A daisy, in general, symbolizes innocence and gentleness.


The name, "daisy," comes from the Anglo-Saxon "daes eage," or "day's eye." This is in reference to the way flowers open and close with the presence of the sun.


Daisies symbolize innocence, gentleness, and purity.

This flower is said to have derived from a Dryad who presided over forests, meadows, and pastures. Roman legend states that the nymph Belides caught the eye of Vertumnus, the god of orchards. This happened when she was dancing with other nymphs at the edge of a forest. Belides didn't want to be the center of attention, so morphed into the flower bellis. This is the daisy's botanical name.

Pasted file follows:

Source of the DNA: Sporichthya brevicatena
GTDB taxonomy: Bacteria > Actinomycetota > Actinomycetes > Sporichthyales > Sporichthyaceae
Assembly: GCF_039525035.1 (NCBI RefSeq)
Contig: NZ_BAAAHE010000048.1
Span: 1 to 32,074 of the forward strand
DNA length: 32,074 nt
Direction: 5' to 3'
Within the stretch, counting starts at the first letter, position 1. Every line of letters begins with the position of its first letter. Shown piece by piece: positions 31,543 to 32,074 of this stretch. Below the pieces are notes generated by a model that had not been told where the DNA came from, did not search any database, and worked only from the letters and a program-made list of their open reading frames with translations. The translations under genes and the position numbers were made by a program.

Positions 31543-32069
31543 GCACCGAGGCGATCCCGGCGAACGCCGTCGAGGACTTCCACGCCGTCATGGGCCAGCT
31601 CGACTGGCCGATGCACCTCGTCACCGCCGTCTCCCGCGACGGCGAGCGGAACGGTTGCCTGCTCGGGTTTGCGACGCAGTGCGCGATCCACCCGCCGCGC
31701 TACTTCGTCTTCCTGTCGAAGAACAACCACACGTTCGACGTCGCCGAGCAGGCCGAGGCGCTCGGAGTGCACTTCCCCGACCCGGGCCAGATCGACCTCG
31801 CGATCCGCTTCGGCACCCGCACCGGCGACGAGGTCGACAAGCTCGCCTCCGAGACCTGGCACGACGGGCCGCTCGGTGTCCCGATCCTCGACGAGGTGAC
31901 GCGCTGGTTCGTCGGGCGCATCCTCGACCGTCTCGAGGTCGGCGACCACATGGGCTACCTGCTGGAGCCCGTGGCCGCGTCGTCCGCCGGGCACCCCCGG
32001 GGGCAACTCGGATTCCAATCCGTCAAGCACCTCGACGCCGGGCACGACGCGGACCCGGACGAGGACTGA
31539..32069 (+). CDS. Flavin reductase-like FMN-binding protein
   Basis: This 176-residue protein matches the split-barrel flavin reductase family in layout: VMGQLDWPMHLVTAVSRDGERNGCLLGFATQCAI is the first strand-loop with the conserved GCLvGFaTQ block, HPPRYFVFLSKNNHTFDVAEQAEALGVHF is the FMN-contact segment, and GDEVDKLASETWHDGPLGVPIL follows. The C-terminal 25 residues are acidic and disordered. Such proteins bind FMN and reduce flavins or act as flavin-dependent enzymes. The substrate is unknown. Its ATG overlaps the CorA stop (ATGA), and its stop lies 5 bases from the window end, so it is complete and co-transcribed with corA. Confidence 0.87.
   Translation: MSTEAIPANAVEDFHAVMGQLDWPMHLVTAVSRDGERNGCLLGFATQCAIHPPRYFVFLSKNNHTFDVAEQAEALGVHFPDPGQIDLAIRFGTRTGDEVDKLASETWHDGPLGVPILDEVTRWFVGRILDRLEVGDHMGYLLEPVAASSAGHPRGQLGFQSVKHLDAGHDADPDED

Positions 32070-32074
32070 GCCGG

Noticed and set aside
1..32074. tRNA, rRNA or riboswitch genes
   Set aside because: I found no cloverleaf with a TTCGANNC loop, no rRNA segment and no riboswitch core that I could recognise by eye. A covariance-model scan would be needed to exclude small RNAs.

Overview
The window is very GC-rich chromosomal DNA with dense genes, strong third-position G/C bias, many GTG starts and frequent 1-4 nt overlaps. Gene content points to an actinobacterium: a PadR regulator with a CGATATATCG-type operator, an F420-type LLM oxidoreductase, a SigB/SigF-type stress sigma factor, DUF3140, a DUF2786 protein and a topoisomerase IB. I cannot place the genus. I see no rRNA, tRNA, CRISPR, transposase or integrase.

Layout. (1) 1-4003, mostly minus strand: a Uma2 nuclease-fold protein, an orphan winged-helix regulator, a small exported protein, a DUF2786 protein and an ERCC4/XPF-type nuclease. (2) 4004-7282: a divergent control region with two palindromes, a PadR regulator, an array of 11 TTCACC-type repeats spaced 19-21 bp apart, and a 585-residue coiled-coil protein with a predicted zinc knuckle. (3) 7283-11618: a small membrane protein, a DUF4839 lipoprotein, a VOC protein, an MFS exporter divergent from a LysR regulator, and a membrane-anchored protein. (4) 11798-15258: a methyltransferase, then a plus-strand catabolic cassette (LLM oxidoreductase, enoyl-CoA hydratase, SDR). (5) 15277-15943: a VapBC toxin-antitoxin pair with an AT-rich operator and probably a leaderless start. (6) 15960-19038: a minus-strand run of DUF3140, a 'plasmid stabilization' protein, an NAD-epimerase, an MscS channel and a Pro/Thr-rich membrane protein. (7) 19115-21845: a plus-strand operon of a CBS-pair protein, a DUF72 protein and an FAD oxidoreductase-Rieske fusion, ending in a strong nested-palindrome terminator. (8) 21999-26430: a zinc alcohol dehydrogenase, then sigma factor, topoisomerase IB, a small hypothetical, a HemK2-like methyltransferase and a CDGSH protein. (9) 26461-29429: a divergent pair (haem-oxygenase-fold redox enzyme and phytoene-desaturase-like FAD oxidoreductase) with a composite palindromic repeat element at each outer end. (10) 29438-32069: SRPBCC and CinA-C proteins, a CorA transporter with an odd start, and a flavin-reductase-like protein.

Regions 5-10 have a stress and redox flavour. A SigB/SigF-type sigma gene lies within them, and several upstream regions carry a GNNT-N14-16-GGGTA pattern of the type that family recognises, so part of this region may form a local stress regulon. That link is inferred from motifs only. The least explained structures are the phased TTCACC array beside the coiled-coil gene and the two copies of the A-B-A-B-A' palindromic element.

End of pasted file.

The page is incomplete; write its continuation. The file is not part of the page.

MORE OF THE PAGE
In Victorian times, young, heartbroken women who wished to be loved began a custom using the daisy. A young maiden would pluck a daisy's petals, one by one, and sing, "He loves me, he loves me not," as she pulled each petal, the last petal plucked would be the future of her relationship. This custom is still in use today.


Each flower has a message, according to the Language of Flowers. The daisy brings a message of innocence and purity, saying, "You have as many virtues as this plant has petals," or, "I will consider your request."



A white daisy symbolizes common love.


Connotes love, passion ,lust and danger

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